The recent furore about the woman who was sent home from work for refusing to wear high heels has kicked off discussions about what’s OK to wear to work. (If you’ve missed the story – where have you been? – you can catch up on BBC).
It’s a tricky one.
Some employers have good reasons for laying down a dress code. They may provide a uniform so that everyone looks consistent to customers and service users – think airlines and department stores. They may need to distinguish job roles and help people get an idea of who does what, for example, emergency services (dear NHS: the colour scheme for nurses is waaaay too confusing). They may need to provide protective clothing as part of the get-up, such as on construction sites.
In more corporate environments, the need for dress codes becomes a bit murky. Banks and other financial institutions expect to present a professional appearance; some can be restrictive to put it mildly – see this post from efinancial careers.
UBS was no doubt trying to clarify matters when it dropped its 40-page dress code on employees, which included what not to wear under a white shirt (it was subsequently withdrawn).
What if the dress code at your place of work is less restrictive? In some ways, that can be more of a minefield, especially if the term ‘smart casual’ crops up. Debretts has seen fit to clarify what smart casual actually is – not as casual as you might think. Huffington Post offers their advice, which includes the wise words, “Remember it’s better to be overdressed than underdressed!” and even in Tech City ‘play it safe’ seems to be the watchword, particularly when meeting clients.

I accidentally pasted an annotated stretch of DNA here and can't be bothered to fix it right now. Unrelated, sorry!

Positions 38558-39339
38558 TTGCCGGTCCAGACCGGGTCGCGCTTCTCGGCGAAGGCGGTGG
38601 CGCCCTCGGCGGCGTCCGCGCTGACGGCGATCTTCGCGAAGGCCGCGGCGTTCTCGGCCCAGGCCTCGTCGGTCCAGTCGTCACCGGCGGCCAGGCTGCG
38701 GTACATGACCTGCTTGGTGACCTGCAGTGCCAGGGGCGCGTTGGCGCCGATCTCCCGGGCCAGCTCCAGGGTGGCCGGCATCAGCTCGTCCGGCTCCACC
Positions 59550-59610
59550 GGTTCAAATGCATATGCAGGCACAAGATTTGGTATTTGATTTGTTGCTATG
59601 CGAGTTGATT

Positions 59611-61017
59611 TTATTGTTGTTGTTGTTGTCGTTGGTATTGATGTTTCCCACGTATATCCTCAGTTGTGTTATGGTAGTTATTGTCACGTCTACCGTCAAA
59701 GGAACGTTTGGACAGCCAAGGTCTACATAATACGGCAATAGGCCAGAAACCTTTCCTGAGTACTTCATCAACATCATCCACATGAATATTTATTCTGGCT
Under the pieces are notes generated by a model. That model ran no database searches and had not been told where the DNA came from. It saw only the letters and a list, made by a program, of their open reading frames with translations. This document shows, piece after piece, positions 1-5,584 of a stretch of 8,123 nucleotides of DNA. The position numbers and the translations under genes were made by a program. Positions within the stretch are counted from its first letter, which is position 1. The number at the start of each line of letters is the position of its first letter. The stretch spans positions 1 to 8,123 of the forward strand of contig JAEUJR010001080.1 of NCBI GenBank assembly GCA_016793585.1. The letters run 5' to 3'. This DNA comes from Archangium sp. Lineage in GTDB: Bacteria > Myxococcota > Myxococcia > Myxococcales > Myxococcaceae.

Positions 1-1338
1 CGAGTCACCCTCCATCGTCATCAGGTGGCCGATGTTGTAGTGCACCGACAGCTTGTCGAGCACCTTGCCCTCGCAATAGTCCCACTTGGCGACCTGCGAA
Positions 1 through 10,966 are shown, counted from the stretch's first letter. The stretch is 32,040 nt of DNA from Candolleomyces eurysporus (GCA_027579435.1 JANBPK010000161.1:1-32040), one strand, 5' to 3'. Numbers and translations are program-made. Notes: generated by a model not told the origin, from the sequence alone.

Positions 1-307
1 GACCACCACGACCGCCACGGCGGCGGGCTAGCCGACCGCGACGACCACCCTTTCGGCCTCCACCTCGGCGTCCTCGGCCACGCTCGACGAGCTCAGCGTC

OK, so you’re dressing ‘up’ (not down), in keeping with the job you want promotion to. You’re playing by the rules, such as they are – tattoos covered up for pitches, no armpit hair on display, shoes not flip flops – but how can you express your individuality?
I think it can really help to be clear about your personal brand. Apply the same rigour as brand experts bring to bear with well-known products and services, and borrow from Amazon’s Jeff Bezos: “Your brand is what people say about you when you leave the room”. Because what those people say about you will not just be about what you’re like to work with, but also about what you look like at work. Try this:
- Think about the skills and knowledge that you have around your work. List as many of these as you can. Look back at past appraisals and ask a few trusted colleagues for their opinions in just a few words.
- Now consider your value – qualities you bring to the job that deliver what’s expected and more besides. Note these words too. When someone asks for your input on a project, what are they buying and what do they get?
- Back to Mr Bezos: if you were to leave the room after a big meeting, what would you want the other attendees to say about you? Brainstorm as many words as you can, add these to the rest.
- Finally, see if you can whittle your word list down to just three or four that most resonate with you.
For example, you may end up with ‘innovative, experimental, fearless’ – that suggests some interesting challenges for your personal dress code if you work in a bank, but with other employers you could follow cultural norms yet still be individual. Or, ‘professional, creative, problem-solver’ – that could lead to some different choices. ‘Authoritative, respected, expert’ would probably rule out the tatty jokey t-shirt but a quirky style could be admired.
Develop your brand awareness: notice how colleagues’ personal brands show up in their work clothes – what words come to your mind about them when they leave the room?
You may also find this blog post useful: ’12 ways to boost your personal brand at work’
Dawn is the author of ‘How to be Zoomly at work’, available on Amazon.